Monday, 2 January 2012
Sherlock: A Scandal in Belgravia
“You don’t trust your own secret service?”
“Naturally not. They spy on people for money.”
Well, what a very cheeky resolution to the cliffhanger that was. It was an anti-climax of sorts, but in such a knowing way that you’re too busy admiring the chutzpah to mind. I love the ringtone. In fact, although I wasn’t sure before, I think the silently mouthed “sorry” may have entirely won me over to Andrew Scott’s Moriarty.
This is as good as television gets. Let’s just take the superlatives and the gushing as read so we can talk about it, shall we? I’d just like to emphasise that, although the performances are uniformly great here (Mark Gatiss’ arch performance as Mycroft has also won me over at this point, and Steven Moffat’s script is extraordinary even for him, Paul McGuigan has to be singled out for special praise. He must surely be the finest director working in British TV. There are so many little tricks that take my brat away here, from the parade of clients at the start, the flashback to the mystery of the hiker with Sherlock discoursing to Irene, on her sofa, in the middle of the field (Douglas Adams, anyone?); to Sherlock’s subsequent change of location from the field to his bed, in one shot; to all those little tricks with text on the screen that we’ve come to know so well- I love the question marks! This is all shot as wittily as it is written.
There are so many threads to this intricate story from the very beginning, as we’re immediately bombarded with multiple problems, not all of which are red herrings. But the intricacy of the storyline doesn’t mean that character is at all neglected; in fact there’s loads of character development here. Sarah is long gone; John has since had a string of girlfriends, all of whom have dumped him because his most important relationship is clearly with Sherlock. Sherlock is shown to be much closer to Mrs Hudson than we’ve seen before. There are heavy hints, after Irene “dies”, that Sherlock may have a recurring habit of turning to some rather dodgy substances when emotionally low. John and Mycroft are clearly much better acquainted by now. But we can’t go any further without talking about Irene Adler.
Ah yes, “The Woman”. I’m not sure that such a vague “brand” name would be much good for a dominatrix advertising her services, but perhaps she doesn’t need to, and that’s the point. She’s such a brilliant and multi-faceted character, played to perfection by Lara Pulver. She’s Sherlock’s match, and literally, er, beats him at one point, but she isn’t quite his mirror image. She isn’t exactly a repressed “high-functioning psychopath” like Sherlock; she’s very self-controlled but emotionally relates to other people in a very normal way. It isn’t about the intellectual challenge for her; it’s about playing power games. And there’s a very sharp distinction between her and Moriarty, too. Moriarty is a disturbed psychopath, whereas Irene’s power games are obviously all about the fun, and even more obviously sexual in nature. She’s not interested in power for its own sake, but only in fun, and the slightly more mundane matter of personal protection through the possession of secrets. And she’s so, so sexy. I hope she’d be gentle with me, but I so would.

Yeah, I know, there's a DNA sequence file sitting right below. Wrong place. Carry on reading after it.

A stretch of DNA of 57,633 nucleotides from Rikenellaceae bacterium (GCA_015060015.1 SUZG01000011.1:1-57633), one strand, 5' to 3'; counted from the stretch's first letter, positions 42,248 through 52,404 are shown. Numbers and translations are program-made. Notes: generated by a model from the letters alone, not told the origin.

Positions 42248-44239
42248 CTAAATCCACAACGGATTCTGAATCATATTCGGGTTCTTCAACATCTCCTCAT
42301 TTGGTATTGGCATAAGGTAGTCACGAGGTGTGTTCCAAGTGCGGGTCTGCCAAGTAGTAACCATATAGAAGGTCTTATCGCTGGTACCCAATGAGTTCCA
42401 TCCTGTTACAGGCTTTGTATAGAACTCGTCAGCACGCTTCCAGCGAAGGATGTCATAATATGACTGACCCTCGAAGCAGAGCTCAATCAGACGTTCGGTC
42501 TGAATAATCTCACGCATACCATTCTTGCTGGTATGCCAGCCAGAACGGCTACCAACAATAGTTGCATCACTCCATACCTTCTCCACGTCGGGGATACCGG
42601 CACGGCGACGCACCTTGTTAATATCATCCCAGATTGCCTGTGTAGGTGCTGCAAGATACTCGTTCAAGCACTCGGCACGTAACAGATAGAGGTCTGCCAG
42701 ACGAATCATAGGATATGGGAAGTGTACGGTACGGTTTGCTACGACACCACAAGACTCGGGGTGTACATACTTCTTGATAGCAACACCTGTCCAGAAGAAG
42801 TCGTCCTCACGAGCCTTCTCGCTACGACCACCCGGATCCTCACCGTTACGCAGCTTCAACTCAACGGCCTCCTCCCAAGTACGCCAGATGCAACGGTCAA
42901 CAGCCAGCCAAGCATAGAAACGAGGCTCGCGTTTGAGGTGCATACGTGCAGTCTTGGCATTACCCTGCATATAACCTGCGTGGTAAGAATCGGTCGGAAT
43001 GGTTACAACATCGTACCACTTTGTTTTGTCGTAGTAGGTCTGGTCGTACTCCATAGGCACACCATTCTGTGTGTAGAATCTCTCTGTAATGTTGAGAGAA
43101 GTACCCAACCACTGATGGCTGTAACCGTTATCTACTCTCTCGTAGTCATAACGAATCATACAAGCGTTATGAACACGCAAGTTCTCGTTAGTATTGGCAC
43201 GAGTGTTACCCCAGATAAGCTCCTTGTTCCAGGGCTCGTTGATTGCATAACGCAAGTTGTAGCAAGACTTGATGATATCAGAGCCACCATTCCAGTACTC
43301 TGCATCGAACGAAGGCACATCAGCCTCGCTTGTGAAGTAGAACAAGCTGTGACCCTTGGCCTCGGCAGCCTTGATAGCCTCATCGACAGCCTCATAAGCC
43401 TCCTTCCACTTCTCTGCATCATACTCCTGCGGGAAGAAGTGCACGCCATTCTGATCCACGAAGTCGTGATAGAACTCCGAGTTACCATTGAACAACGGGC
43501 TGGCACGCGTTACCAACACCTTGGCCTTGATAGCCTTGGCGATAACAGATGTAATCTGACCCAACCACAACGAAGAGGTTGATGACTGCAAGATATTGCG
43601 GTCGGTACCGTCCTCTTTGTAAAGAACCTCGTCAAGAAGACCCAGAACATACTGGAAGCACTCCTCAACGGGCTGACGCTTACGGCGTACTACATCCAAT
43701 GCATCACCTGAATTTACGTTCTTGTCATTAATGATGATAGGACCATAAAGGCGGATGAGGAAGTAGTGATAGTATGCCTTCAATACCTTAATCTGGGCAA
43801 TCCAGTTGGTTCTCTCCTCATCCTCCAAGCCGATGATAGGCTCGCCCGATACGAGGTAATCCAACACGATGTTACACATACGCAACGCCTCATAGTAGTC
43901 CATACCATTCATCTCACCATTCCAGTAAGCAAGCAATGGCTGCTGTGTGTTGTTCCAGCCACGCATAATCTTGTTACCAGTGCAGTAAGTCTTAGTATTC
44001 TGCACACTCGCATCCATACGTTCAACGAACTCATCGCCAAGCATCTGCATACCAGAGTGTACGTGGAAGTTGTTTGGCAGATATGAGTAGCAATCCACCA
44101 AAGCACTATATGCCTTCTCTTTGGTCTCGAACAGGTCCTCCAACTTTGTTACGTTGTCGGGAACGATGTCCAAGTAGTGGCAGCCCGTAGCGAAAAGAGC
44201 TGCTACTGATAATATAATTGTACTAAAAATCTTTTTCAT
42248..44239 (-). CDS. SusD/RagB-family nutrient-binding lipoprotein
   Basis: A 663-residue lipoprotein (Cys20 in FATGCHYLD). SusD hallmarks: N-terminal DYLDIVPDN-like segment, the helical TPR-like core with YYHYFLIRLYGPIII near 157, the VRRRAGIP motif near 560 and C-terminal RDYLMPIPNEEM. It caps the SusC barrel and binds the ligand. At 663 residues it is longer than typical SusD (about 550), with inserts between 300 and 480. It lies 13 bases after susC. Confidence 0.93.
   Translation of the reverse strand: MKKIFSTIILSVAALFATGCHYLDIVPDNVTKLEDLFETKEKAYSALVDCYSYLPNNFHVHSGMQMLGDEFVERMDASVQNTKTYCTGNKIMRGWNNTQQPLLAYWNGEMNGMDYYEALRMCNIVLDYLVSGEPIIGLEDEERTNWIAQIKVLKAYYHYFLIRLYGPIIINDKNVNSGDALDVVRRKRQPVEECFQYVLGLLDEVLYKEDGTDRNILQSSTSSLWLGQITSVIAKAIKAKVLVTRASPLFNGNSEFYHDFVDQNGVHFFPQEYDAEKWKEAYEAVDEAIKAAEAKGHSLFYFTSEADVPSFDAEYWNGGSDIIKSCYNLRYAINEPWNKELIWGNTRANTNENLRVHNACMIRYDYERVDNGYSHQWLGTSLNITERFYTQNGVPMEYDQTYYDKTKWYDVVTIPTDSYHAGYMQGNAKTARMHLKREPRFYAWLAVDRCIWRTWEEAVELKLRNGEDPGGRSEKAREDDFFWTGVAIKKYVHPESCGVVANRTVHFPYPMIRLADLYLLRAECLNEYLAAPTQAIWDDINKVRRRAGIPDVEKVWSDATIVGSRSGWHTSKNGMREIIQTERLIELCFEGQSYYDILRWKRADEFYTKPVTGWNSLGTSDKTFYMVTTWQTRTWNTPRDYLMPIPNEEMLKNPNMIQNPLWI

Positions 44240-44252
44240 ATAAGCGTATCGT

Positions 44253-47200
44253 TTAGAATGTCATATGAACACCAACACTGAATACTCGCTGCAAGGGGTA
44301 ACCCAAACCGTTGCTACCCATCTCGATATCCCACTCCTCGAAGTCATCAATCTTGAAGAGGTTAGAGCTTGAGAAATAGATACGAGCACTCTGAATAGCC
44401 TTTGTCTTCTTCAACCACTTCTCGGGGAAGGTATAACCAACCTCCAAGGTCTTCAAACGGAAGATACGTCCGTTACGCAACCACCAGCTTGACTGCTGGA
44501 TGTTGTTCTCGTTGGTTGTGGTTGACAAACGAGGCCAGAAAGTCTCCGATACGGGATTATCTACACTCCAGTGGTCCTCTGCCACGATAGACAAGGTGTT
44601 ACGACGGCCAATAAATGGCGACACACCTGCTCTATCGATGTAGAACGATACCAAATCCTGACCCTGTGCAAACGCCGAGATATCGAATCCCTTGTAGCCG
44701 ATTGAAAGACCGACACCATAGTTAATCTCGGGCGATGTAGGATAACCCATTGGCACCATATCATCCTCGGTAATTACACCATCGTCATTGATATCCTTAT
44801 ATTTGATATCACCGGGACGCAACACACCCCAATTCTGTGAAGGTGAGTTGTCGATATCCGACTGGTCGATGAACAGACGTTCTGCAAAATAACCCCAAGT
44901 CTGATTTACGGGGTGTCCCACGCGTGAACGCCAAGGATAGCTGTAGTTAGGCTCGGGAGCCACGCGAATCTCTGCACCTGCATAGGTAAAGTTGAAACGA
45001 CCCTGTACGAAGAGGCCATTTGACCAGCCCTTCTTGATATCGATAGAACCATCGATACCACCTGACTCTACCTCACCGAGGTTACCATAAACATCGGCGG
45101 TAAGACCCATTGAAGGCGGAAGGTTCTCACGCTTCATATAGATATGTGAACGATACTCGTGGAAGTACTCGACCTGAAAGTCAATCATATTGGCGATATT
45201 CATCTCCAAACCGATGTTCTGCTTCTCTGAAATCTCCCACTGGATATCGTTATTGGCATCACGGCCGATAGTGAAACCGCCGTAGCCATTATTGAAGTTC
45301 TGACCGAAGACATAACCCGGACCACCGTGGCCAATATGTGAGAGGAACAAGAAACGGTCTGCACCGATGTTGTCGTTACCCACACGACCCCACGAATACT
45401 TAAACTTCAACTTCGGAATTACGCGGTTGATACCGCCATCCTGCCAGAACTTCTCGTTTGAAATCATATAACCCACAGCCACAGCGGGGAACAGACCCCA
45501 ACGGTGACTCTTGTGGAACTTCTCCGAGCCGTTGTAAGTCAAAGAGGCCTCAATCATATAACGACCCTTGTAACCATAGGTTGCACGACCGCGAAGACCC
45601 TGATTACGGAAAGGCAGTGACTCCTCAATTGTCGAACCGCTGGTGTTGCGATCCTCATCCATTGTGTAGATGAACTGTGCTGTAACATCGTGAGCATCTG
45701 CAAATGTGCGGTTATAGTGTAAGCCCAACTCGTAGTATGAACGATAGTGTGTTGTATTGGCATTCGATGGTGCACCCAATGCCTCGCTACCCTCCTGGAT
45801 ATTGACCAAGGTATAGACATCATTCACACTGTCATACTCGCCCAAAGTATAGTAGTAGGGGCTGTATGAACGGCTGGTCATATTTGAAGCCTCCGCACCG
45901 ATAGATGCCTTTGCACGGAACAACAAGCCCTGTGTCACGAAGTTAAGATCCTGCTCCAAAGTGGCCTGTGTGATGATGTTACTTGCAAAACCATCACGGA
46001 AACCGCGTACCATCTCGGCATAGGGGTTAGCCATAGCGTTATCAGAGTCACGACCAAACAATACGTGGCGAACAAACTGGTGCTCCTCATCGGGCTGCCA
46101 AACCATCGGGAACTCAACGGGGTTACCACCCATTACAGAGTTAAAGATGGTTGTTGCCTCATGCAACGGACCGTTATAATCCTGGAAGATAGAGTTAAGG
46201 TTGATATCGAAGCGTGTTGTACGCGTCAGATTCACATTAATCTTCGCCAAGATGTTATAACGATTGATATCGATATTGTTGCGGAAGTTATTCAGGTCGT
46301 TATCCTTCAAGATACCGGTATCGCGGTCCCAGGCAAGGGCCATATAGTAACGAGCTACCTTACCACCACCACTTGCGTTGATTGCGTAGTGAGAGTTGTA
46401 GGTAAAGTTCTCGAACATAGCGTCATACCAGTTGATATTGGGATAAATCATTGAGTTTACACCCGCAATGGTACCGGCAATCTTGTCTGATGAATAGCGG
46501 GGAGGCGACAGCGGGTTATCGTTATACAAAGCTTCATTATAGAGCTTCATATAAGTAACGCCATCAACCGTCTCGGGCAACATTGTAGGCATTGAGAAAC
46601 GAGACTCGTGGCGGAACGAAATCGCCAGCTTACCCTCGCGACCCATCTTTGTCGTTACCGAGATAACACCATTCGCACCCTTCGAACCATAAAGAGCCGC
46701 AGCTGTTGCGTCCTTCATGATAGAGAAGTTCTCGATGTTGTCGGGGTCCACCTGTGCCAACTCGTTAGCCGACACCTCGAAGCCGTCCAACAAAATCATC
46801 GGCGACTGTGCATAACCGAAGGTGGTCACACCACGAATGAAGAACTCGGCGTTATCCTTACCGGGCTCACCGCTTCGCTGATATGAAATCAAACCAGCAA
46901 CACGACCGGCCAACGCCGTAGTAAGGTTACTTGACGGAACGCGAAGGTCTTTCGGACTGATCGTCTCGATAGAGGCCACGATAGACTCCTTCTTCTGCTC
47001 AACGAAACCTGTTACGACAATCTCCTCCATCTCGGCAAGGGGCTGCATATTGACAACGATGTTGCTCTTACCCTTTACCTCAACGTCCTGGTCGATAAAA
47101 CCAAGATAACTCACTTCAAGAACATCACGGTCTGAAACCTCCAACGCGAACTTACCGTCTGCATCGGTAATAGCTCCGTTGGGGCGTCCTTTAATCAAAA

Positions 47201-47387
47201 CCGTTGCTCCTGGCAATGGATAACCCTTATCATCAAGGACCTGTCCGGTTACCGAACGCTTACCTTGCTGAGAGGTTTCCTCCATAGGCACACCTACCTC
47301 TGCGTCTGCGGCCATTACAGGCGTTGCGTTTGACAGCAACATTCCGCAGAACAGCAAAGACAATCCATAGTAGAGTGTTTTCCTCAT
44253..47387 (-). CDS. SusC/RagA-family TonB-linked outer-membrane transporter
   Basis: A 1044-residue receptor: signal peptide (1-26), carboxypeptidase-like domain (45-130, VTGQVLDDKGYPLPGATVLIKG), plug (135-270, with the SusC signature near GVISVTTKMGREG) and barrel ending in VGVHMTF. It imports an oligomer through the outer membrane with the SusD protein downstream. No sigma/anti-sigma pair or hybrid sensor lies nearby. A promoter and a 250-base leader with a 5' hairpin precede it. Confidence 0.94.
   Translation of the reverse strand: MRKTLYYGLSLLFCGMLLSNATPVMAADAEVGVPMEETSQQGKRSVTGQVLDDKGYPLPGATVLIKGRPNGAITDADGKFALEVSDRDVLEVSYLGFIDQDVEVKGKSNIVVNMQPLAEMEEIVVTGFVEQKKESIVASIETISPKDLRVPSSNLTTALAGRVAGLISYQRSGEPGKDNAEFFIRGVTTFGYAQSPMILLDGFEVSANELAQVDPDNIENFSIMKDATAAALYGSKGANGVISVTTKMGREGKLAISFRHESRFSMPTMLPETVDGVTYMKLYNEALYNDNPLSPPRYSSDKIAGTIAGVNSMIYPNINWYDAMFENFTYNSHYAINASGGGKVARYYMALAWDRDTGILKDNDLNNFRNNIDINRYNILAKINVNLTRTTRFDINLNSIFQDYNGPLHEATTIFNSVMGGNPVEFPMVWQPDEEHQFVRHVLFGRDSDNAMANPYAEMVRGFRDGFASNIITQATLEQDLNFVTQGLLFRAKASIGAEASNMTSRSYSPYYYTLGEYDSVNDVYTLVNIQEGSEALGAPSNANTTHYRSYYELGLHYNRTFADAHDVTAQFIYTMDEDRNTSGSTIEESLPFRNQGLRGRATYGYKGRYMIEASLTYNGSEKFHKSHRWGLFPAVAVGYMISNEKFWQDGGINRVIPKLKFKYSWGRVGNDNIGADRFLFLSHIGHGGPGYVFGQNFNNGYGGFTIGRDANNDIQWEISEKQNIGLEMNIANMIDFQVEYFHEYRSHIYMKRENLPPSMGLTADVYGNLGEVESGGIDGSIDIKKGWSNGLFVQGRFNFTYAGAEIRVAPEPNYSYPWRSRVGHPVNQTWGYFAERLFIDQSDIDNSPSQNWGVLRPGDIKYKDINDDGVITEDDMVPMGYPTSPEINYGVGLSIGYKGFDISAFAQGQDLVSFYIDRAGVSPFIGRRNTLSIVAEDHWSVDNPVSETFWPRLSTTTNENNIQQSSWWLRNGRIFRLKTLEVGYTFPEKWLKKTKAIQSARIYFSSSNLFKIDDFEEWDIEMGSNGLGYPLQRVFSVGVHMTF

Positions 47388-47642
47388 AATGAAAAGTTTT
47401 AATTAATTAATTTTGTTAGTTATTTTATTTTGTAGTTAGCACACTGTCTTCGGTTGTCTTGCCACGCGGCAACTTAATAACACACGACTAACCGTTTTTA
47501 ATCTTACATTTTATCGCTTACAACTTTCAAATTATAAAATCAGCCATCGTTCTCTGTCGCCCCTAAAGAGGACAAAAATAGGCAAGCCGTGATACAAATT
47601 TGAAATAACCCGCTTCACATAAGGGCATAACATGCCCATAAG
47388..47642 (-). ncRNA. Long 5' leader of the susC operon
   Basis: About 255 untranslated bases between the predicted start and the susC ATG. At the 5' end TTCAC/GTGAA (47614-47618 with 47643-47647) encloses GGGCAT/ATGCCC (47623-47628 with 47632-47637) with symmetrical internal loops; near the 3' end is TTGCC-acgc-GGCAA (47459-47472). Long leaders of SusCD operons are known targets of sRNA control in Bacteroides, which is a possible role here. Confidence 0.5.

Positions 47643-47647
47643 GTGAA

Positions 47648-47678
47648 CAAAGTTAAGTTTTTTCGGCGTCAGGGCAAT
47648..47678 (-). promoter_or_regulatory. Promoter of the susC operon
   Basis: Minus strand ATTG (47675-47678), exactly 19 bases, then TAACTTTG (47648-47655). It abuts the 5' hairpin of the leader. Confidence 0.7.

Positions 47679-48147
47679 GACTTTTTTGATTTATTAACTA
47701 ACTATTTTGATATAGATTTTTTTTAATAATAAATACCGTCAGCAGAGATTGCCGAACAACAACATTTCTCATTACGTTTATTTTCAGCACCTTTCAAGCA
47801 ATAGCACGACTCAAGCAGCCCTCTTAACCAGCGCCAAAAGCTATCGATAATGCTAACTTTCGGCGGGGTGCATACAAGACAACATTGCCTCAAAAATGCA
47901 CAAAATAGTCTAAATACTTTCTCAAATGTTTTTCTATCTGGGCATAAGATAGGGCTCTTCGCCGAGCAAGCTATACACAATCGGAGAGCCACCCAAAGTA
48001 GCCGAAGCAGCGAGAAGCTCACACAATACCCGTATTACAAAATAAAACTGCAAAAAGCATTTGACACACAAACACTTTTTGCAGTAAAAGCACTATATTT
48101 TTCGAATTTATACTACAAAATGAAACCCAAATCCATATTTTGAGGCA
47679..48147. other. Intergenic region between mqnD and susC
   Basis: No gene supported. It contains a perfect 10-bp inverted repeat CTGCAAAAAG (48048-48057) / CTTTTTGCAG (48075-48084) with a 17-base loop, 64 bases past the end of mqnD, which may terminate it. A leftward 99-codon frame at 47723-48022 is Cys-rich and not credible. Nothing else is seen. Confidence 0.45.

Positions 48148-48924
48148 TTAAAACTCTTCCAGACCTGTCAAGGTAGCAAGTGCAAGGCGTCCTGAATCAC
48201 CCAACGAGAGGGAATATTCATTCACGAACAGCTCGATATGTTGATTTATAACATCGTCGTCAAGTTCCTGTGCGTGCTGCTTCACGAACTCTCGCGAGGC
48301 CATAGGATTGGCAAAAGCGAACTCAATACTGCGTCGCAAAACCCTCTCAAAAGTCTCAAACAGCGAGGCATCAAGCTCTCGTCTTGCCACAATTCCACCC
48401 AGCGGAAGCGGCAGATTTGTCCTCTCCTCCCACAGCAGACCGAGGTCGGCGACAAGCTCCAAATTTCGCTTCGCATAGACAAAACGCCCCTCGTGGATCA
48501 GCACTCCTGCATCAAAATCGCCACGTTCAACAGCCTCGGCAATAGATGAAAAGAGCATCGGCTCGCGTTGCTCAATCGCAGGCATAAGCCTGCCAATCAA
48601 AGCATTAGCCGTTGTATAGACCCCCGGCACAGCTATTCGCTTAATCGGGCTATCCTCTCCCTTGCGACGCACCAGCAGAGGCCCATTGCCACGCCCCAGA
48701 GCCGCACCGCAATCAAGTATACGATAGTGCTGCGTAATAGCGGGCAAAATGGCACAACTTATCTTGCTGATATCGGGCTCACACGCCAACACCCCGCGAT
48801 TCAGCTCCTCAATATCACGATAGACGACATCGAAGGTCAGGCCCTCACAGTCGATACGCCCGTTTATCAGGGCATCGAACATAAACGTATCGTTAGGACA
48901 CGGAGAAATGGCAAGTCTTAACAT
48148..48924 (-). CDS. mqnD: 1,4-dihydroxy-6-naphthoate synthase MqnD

The “other woman” (and one we’ll be seeing a lot more of in future episodes, I expect) is Molly. And we seem to get an explicit contrast between her and Irene. She’s jealous, obviously (Sherlock “recognises Irene’s “body” through “not her face”), but her reaction to Sherlock’s faux pas at the Christmas party is very revealing; she seems to actively enjoy being on the receiving end of Sherlock’s unintended verbal humiliation. It’s hard not to see this as an obviously intentional binary opposition between her and Irene.
Oh, and his infatuation with “The Woman” leads to much dialogue speculating on Sherlock’s sexuality. It seems most likely to me that he’s asexual, and that his attraction to Irene is genuine but has nothing to do with squishy body parts and nothing to do with her gender. He’s capable of bonding with others to an extent (I love the conspiratorial naughtiness between him and John in the palace) but he seems to have no sexual urges at all. She obviously likes him, though, even though she never refers to him as anything other than “Mr Holmes”.
We have some wonderfully metatextual fun here, as always; the parade of cases at the start are blogged about by John under such titles as “The Speckled Blonde” and “The Geek Interpreter”. This is cool, although it also carries the worrying implication that Moffat believes there probably won’t be another series so he might as well use up the titles. Of similar coolness is the fact that Sherlock is always being mistakenly assumed to always wear a deerstalker, based on a single photograph! Even better is his very individual method of calling the police.
There’s a lot of delightfully cheeky lèse-majesté here, too. I love Sherlock’s quip about his illustrious client (there goes another title…) being “someone with a navy”, and the fun with the ashtray and God Save the Queen on the violin. I bet Brenda watched this, too! It would also be fun to speculate on which young, female royal Moffat had in mind, but I’m not touching that one with a bargepole.
The final fifteen minutes are pretty much orgasmic. The bang bang bang of inspired revelations is just exquisite, but not quite as cool as Mycroft’s observation that Sherlock chooses to use his intellect not to be a scientist or a philosopher, but a detective, and once wanted to be a pirate. He may be asexual, but he certainly has a romantic side. And this is the final thing we see, as swords flash in Karachi and rumours of Irene’s death are about to be exaggerated. This might be a little implausible, if we were to nit-pick, but it’s so, so cool, and the moment has so been earned. As I said, this is as good as television gets.